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Christopher Murphy

10/16/2019 | Press release | Distributed by Public on 10/16/2019 15:58

MURPHY PRESSES STATE DEPARTMENT OFFICIAL ON GIULIANI COOPERATION, MAXIMUM PRESSURE CAMPAIGN AGAINST IRAN

Wednesday, October 16, 2019

WASHINGTON - At a U.S. Senate Foreign Relations Committee hearing on U.S.-Iran policy, U.S. Senator Chris Murphy (D-Conn.) on Wednesday pressed U.S. Department of State Special Representative for Iran Brian Hook on meetings he had with Rudy Giuliani to help remove Iranian sanctions to help Turkish banker Reza Zarrab. Murphy also pressed Hook on whether the administration's maximum pressure campaign toward Iran is successfully bringing them back to the negotiation table. Murphy made the point that the Europeans are actively engaged in helping their businesses work around U.S. sanctions against Iran, in light of the U.S. pulling out of the Joint Comprehensive Plan of Action (JCPOA).

'We are very concerned that there is a shadow foreign policy operation that exists, being conducted by the president's personal lawyer, a representative of his political interests,' Murphy said. '[We're] also concerned about this particular case, because it seems as if it is evidence that the president's personal lawyer, his shadow Secretary of State, is working to undermine American sanctions against Iran-the very sanctions that you testified to us are crippling their economy,' Murphy said in regards to Rudy Giuliani's meeting with Hook to drop the sanctions case against Reza Zarrab.

On whether the administration's maximum pressure campaign is working, Murphy added: 'I know you have this list of actions that Europe has taken, but let's be honest: Europe is attempting to work around our sanctions. Europe is trying to create financial vehicles so that their businesses can continue to trade with Iran. They're talking about a new line of credit to prop up the Iranian economy. They still have diplomatic relations. It doesn't pass the laugh test to suggest that the European are working with us.'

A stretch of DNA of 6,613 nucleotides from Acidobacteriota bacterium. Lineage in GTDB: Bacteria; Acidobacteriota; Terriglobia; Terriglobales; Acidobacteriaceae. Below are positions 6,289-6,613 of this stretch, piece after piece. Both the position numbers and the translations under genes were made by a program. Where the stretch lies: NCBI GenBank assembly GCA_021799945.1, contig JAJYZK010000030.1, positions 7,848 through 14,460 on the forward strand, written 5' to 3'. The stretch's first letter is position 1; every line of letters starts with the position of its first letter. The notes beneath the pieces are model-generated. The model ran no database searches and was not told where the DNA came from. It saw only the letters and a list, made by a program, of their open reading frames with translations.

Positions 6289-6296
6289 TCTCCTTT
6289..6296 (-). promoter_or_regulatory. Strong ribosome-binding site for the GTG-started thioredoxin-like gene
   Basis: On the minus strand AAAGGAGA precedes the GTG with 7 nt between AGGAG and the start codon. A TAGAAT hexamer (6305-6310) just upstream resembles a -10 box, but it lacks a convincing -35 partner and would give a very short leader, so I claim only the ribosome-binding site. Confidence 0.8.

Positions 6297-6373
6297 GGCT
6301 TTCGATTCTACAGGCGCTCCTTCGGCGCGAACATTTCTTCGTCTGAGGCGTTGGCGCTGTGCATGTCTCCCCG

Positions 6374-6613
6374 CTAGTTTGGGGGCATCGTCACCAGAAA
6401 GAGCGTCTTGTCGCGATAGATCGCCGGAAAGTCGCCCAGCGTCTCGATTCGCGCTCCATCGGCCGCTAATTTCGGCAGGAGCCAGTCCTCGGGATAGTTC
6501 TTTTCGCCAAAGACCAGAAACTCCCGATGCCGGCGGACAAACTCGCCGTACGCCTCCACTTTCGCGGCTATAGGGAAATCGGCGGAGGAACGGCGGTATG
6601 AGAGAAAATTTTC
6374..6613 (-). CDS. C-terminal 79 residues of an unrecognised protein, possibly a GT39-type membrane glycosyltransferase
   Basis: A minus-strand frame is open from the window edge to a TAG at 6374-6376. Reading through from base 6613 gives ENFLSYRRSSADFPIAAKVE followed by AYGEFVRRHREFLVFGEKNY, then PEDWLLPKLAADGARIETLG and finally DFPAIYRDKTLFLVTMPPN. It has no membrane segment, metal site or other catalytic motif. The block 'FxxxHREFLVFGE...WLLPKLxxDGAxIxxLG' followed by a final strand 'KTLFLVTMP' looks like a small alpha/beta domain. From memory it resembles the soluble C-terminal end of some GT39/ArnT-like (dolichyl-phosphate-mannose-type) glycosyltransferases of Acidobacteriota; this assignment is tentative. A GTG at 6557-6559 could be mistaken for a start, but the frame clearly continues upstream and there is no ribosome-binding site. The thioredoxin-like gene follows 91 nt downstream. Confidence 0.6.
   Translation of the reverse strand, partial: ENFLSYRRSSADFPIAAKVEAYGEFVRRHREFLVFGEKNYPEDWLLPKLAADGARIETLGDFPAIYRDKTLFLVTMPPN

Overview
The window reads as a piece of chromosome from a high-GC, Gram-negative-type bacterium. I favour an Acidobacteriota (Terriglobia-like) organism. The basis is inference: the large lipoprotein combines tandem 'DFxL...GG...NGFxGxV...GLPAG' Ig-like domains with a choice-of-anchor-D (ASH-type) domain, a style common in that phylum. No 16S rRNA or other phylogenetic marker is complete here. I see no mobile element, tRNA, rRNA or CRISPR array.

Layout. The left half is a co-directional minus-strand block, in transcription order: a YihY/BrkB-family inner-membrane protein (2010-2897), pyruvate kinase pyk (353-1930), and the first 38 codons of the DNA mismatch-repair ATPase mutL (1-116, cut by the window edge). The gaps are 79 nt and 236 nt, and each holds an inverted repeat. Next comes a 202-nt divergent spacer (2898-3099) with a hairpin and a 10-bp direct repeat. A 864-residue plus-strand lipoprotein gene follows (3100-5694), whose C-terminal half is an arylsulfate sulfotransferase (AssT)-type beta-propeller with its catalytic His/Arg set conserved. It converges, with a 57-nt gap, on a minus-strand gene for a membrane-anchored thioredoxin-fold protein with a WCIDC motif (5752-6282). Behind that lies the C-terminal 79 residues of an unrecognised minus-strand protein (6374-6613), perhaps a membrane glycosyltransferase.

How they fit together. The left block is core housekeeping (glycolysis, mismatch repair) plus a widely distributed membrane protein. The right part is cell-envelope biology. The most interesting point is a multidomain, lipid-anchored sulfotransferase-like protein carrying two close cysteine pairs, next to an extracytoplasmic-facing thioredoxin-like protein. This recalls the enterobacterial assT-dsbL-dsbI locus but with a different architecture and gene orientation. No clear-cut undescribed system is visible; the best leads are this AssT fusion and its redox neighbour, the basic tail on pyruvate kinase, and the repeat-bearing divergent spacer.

A complete transcript of Murphy's exchange with Mr. Hook is below:

MURPHY: 'Thank you very much, Mr. Chairman.

'Mr. Hook, the reason that Senator Udall is asking you questions about Rudy Giuliani's requests on behalf of Reza Zarrab, I think is twofold. One, We are very concerned that there is a shadow foreign policy operation that exists, being conducted by the president's personal lawyer, a representative of his political interests.

'But we're also concerned about this particular case, because it seems as if it is evidence that the president's personal lawyer, his shadow Secretary of State, is working to undermine American sanctions against Iran-the very sanctions that you testified to us are crippling their economy. And so let me ask Senator Udall's question a different way: Have you spoken to Rudy Giuliani about U.S. sanctions policy towards his client, Reza Zarrab?'

HOOK: 'This meeting was a couple of years ago, I was in listening mode, as I said, Judge Mukasey asked for the meeting and listened to what they had to say. There was no action taken.'

MURPHY: 'But you did have a meeting with Rudy Giuliani, specific to his representation of a client who was seeking to get out of U.S. sanctions.'

HOOK: 'I had a meeting with Judge Mukasey, who was the lead and Judge Mukasey raised a consular issue with me, and there was no action taken.'

MURPHY: 'There is a report from three people familiar with a meeting between President Trump and Secretary Tillerson, who you were working for at the time as perhaps his closest advisor, in which President Trump asked for Secretary Tillerson's help to work to drop the case against Zarrab. Are you familiar with this meeting or the request that was made?'

HOOK: 'I was not familiar with the meeting.'

MUPRHY: 'Mr. Chairman, I think it's important to set the broader record straight here with respect to some of the things that Mr. Hook has said about our policy vis-à-vis Iran, and its connection to the recent developments in Syria.